But the feds didn't need to show up to hear what many in the California state government felt about their intrusion into local health issues. To make sure that the administration in Washington was aware of their discontent, a letter was sent to President Clinton, signed by approximately two dozen members of the state assembly and senate, including Vasconcellos and Senate president Pro Tem John Burton, which said in part: "Mr. President, we can't ignore this issue. It won't go away, so long as human beings believe they have the right to attend to their own illness, as their doctor recommends, rather than as government dictates." The letter also took a shot at the popular approval of 215 in a state which was important to the president's election. "It's ironic you question our people's judgment about proposition 215 while not questioning the wisdom of our returning you to office."
But proponents of medical marijuana have, to a large degree, misunderstood the forces they are fighting. They believe, and rightly so, that they are trying to allow suffering people to choose their own treatment regimen. The government, however, sees the issue far differently. To them, this is not about people with AIDS, or glaucoma, or cancer, this is about their Drug War, that cash cow which continuously accrues more power, both domestically and internationally, to Washington DC. It is about protecting a morally and intellectually indefensible policy against the slightest reform. Reform, you see, can only lead to further examination, and to more reform, until the raging torrent of money and power which flows from this war is reduced to a trickle. And the feds admit as much, albeit in a misleading and disingenuous way, when they say, over and over again, 'medical marijuana is not about the sick and dying, it is about legalization of drugs.' And to them, at least, it is.
To Senator Vasconcellos, however, along with the millions of other Californians disgusted by the federal government's sledgehammer approach, Prop. 215 always was about sick people. But now, in the face of that federal approach, it is becoming an issue of local versus federal control, and freedom, and the basic human right to tend to ones own body as one sees fit. And, even more ominously for the feds, it is making an issue of the drug war itself. For just as proponents of syringe exchange, and of Latin American sovereignty and rights, and of access to pain medication, and of asset forfeiture reform, and of sentencing reform, and of police practice reform, and of racial justice, and of smaller government, and of violence reduction, and of civil liberties are discovering, it is impossible to advocate for rational changes in one part of Prohibition without feeling the full weight of an opposition dedicated to the maintenance of the illusion that it can work. Because when as great a structure as the Drug War machine has been constructed on a foundation of thin air, akin to an overfilled balloon, it is the unassuming man with the pin in his hand who must be silenced and defeated.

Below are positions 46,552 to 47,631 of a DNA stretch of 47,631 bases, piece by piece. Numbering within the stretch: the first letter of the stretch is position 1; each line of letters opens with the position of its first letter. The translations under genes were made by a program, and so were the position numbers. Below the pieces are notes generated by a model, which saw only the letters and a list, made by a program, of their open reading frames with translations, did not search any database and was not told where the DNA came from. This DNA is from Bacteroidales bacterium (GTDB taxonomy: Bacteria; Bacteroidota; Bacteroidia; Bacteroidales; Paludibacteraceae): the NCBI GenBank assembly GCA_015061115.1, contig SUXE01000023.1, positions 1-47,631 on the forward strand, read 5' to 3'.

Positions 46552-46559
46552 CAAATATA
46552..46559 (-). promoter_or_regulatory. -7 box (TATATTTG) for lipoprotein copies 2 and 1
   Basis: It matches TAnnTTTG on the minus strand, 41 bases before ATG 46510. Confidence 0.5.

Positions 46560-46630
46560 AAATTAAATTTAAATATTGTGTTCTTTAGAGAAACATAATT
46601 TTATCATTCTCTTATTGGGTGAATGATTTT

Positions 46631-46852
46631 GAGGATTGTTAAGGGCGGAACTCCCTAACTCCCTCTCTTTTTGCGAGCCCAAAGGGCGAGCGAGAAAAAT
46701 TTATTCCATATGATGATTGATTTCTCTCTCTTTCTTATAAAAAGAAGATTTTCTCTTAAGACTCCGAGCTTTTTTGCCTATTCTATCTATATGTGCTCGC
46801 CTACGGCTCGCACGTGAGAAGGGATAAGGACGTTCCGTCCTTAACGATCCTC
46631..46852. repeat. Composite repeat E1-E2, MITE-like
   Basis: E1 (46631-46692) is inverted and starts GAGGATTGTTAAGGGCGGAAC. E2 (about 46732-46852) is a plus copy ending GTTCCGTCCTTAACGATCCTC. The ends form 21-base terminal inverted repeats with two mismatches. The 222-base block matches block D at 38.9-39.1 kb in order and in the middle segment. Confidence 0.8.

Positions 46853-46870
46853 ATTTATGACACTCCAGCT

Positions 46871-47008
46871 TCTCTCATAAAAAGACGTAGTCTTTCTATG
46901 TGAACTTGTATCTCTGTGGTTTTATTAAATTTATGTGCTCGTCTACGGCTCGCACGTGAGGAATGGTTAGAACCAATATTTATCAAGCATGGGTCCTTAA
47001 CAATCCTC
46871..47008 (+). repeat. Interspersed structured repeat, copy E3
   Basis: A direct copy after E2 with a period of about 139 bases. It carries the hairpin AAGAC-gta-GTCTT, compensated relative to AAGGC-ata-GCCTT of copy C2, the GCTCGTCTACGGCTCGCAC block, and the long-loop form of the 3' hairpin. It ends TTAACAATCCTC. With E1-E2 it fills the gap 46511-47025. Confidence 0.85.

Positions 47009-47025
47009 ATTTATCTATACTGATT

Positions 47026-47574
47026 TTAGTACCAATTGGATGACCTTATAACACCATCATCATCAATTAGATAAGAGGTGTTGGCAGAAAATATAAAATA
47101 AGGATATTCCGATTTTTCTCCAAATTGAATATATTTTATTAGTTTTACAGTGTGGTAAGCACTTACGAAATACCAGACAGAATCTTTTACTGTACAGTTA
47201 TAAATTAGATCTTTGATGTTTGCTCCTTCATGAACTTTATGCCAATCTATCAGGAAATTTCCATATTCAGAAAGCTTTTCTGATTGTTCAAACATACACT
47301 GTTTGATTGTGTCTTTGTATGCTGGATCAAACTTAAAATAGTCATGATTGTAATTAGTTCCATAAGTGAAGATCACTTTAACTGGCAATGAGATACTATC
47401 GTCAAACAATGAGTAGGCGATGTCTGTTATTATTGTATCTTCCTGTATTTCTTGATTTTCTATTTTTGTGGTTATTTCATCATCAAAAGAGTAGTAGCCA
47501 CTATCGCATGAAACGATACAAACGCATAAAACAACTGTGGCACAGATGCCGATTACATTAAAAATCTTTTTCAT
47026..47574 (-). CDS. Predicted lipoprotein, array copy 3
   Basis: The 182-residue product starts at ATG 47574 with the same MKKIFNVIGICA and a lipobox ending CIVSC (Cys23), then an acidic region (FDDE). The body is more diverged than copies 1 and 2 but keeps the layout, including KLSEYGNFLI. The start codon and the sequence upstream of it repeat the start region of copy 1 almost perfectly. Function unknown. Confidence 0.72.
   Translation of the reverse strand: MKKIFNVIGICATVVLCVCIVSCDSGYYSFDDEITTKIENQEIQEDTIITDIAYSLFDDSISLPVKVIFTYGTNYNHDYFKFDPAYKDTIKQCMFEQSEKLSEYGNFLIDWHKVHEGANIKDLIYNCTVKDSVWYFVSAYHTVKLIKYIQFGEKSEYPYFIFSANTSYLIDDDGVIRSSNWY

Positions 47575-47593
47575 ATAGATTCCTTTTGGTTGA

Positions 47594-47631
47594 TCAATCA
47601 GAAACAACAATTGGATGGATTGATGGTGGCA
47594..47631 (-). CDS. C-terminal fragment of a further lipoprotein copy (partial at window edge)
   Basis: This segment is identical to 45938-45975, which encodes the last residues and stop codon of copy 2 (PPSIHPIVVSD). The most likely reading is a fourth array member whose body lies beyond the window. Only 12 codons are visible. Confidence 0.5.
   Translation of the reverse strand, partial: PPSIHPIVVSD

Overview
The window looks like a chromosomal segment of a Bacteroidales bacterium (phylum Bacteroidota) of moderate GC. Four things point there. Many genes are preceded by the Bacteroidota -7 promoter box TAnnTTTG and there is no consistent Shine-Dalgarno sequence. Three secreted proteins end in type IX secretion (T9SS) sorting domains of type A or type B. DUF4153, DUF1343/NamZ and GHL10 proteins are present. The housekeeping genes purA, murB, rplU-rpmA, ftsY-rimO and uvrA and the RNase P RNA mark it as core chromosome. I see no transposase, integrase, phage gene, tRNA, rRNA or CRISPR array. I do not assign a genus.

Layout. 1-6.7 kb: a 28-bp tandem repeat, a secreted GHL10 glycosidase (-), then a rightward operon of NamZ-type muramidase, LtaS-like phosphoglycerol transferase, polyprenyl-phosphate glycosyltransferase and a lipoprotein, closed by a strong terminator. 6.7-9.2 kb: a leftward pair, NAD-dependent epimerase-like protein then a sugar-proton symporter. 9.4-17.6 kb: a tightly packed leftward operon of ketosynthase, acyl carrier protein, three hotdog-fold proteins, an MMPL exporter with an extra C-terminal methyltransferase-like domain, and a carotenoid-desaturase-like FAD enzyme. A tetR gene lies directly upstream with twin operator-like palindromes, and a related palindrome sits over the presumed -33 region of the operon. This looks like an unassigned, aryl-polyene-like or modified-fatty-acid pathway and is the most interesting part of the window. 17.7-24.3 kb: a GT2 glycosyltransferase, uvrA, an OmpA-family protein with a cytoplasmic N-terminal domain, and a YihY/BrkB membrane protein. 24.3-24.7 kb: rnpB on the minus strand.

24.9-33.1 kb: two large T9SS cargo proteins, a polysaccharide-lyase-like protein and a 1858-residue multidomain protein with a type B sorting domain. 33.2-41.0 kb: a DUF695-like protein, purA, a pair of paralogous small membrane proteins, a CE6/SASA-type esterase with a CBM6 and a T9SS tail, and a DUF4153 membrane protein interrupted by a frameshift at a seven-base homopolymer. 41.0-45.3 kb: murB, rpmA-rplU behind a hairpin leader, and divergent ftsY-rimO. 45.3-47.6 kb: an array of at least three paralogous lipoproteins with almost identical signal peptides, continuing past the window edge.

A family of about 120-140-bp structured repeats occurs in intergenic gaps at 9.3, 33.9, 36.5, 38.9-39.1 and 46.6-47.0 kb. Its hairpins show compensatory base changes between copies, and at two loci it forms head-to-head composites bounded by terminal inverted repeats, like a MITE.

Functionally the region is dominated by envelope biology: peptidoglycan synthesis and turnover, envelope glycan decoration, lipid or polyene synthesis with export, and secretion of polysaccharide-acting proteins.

So the feds are right. Medical marijuana is not about the sick and the dying. It is about Lockheed Martin and the defense industry. It is about the private prison industry, and the companies who build them, and the unions of the men and women who staff them. It is about textile and petrochemical companies. It is about an excuse to deploy our military forces in Latin America. It is about the seizing and conversion of assets into the treasuries of governments. It is about the perpetuity of bureaucratic careers and bureaucratic agencies. It is about the stick which is used in controlling poor and minority communities. And it is about federal power over the lives of every single American in every state of the union. It is not about the sick. Or the dying. Or the children. Or even marijuana. It is about the Drug War itself.
So the time is upon us. The time for all of those advocates of all of those rational reforms to arrive together at the inescapable conclusion that the feds, in their own deceitful way, have been right all along. To paraphrase President Clinton's own campaign theme, "It's the Drug War, stupid." And it is time, through the prism of caring for the sick, or
Adam J. Smith